Fort Hood changed its post access program after military police detained a former soldier as the primary suspect in a shooting incident that occurred early Saturday morning.
No one was injured and no property was damaged in the incident, according to Fort Hood senior spokesman Col. Myles B. Caggins.
Hours later, post officials announced that it was suspending it’s “Trusted Traveler” program for visitors and requiring “100 percent ID checks” for all personnel ending Fort Hood.
The program’s suspension, which went into effect 6 p.m. local time, was enacted “In order to enhance the security and public safety of the Fort Hood community,” according to the Fort Hood Facebook page.
All personnel entering Fort Hood must now present a valid Military ID, common access card, another federal personal identity verification card, or other DoD ID card, or a visitor pass to gain entry.
“The primary change at the gate is the DoD ID card holding driver can no longer vouch for passengers,” Caggins told Military Times. “All adult passengers must have ID or be registered at the visitor’s center.”
Fort Hood becomes the second U.S. military facility in a span of three days to suspend the access program designed to speed up gate traffic.
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On Thursday, Joint Base Andrews in Prince George’s County, Maryland, suspended its Trusted Traveler program after a man gained unauthorized access to the base and boarded a C-40 jet used to transport VIPs.
After the incident at JBA, home of Air Force One, Air Force officials announced a global review of its security procedures.
Incident in the parking lot
The suspected shooter was meeting with a group of current soldiers in a parking lot on base at around 12:50 a.m. when he discharged a handgun, according the Fort Hood media release.
The shooter was immediately disarmed and subdued by nearby on-duty soldiers who were not military police, Caggins told Military Times.
“We’re thankful for the swift and courageous actions of our soldiers who subdued the suspect and deescalated the situation until military police arrived,” said Caggins.
Military police responded within five minutes of the incident and apprehended the suspect, who is awaiting federal charges.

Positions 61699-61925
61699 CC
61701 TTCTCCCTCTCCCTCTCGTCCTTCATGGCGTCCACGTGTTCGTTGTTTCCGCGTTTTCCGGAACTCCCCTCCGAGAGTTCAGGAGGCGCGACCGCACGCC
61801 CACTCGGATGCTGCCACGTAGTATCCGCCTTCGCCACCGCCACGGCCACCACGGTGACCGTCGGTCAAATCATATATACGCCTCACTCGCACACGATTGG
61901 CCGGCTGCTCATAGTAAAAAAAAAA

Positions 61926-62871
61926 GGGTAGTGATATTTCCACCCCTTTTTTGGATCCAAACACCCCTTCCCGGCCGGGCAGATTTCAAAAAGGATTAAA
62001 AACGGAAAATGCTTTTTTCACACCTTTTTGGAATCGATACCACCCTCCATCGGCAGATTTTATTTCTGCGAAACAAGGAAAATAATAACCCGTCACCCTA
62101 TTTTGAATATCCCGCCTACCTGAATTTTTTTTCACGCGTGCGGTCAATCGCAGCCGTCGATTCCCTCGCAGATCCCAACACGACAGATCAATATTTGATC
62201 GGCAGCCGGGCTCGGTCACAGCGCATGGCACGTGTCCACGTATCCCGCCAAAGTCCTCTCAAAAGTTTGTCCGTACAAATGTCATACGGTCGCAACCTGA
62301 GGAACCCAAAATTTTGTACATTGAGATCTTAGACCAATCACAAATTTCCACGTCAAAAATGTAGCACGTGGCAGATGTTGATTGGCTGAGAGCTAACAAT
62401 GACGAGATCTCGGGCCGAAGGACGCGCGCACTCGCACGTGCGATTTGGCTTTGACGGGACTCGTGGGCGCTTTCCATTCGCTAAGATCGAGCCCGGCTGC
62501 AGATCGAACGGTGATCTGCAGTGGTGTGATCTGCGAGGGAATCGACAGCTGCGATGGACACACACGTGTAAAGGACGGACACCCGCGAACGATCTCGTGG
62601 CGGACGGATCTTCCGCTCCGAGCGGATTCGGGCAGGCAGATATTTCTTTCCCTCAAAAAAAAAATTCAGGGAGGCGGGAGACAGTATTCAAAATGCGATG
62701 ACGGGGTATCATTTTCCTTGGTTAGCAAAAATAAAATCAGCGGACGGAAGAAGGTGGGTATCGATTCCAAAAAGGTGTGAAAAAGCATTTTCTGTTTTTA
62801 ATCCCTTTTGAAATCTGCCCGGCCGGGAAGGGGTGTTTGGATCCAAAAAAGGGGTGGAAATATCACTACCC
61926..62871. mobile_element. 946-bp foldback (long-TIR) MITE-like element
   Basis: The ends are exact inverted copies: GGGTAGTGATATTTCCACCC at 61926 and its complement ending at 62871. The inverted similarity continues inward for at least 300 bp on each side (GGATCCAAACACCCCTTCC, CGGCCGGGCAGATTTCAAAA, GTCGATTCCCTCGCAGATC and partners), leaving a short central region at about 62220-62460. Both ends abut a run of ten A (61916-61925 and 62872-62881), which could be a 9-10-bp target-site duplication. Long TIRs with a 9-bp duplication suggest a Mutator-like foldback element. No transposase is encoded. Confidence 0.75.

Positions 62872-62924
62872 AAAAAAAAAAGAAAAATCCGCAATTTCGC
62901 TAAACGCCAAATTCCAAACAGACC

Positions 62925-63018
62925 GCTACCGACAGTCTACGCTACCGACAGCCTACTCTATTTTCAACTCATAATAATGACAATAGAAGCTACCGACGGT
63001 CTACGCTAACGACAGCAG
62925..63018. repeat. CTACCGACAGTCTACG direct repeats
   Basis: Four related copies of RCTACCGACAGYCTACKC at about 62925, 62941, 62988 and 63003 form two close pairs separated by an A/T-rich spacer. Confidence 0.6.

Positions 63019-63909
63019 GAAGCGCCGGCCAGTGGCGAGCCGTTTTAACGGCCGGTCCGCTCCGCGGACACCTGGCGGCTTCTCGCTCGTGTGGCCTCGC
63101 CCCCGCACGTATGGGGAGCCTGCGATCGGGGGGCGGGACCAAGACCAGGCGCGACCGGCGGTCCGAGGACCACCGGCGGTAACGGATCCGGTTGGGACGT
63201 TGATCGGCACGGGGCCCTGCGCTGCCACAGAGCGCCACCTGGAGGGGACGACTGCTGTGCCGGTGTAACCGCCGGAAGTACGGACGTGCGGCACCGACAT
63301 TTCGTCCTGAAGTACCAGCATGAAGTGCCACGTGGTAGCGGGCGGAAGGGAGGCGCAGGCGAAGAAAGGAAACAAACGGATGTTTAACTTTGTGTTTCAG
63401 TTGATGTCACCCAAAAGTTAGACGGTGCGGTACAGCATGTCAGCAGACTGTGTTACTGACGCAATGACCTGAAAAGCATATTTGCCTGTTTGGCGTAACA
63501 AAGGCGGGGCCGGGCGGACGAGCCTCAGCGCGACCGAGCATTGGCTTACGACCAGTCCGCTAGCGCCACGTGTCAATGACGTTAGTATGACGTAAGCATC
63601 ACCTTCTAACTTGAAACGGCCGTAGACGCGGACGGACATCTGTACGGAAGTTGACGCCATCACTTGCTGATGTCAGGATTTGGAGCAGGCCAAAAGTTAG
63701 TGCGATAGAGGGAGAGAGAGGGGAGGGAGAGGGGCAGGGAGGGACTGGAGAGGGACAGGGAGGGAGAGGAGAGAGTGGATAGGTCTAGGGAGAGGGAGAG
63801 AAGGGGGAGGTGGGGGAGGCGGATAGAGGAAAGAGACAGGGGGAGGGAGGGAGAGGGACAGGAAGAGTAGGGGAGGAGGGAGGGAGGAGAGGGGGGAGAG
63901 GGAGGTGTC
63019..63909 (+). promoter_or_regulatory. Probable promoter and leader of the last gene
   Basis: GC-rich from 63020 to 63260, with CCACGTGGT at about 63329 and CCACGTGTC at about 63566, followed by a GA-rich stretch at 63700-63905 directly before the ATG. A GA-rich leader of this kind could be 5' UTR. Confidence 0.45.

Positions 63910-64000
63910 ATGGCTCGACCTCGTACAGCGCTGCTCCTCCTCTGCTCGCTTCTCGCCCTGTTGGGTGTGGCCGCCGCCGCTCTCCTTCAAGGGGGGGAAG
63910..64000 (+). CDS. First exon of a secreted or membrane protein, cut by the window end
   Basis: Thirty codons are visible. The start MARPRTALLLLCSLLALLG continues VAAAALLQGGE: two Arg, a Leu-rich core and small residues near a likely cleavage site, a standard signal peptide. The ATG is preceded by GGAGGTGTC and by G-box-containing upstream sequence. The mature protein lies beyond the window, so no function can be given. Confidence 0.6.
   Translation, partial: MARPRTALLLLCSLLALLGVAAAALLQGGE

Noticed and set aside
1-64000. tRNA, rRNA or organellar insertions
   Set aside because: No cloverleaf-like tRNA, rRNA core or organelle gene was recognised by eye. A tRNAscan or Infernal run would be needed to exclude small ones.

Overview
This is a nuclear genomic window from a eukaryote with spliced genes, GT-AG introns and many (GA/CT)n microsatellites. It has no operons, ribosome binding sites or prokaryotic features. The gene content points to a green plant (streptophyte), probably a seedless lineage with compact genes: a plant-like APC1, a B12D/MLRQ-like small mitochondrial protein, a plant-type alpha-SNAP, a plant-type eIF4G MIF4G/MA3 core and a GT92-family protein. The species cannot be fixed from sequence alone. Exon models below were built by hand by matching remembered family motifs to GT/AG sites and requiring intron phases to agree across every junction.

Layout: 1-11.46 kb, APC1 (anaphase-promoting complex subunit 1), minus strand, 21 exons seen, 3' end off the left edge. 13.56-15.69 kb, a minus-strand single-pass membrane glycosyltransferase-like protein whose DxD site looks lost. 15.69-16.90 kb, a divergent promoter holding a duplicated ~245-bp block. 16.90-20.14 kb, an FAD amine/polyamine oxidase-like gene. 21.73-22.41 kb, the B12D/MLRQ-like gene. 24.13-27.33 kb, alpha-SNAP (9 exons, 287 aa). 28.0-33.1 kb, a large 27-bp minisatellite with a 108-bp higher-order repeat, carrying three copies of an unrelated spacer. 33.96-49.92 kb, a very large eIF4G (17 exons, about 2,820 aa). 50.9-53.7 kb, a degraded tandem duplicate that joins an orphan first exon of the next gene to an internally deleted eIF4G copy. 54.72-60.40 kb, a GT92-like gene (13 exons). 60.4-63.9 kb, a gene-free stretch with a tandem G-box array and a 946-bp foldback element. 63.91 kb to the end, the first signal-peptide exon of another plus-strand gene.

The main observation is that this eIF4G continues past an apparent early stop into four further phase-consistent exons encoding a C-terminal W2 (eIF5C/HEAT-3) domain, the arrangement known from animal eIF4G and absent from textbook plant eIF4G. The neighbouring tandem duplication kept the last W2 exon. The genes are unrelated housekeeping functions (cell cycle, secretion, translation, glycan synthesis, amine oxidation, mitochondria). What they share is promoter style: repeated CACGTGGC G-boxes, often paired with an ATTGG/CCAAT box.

Continuing problems at Fort Hood
The Texas base saw 28 soldiers assigned to it die in 2020. The most prominent was Spc. Vanessa Guillen’s. Investigators say she was killed Apr. 22.
Guillen, a member of 3rd Cavalry Regiment, went missing that day, sparking an extensive search that came to an end June 30, when her remains were discovered near the Leon River. Prosecutors now say Guillen was killed by a fellow soldier in an armory on post. He died by suicide.
Guillen’s death also spotlighted issues with the Army’s Sexual Harassment/Assault Response and Prevention program, or SHARP, and triggered the Government Accountability Office to review SHARP programs across the force this fall.
Guillen’s family alleged that she faced sexual harassment prior to her death, but did not report it for fear of reprisal. After those allegations came out, Army Forces Command sent a team to specifically review Fort Hood’s SHARP program.
An independent report on the installation’s command climate published in December 2020 led Army officials to relieve 14 leaders from command.
The report also exposed years of problems among the post’s criminal investigators, including understaffing and a lack of training and resources.
“In recent weeks, the III Corps commanding general initiated a review of installation access authorization — entering Fort Hood is a privilege not a right” said Caggins. “Also, a review of post access policy for former Soldiers who were separated for misconduct is underway. Our priority is the safety and security of the soldiers, families, civilians, and community members who work, live, and play at Fort Hood.”
In the wake of the new gate security checks, officials are urging personnel to plan for extra commute time during peak travel hours.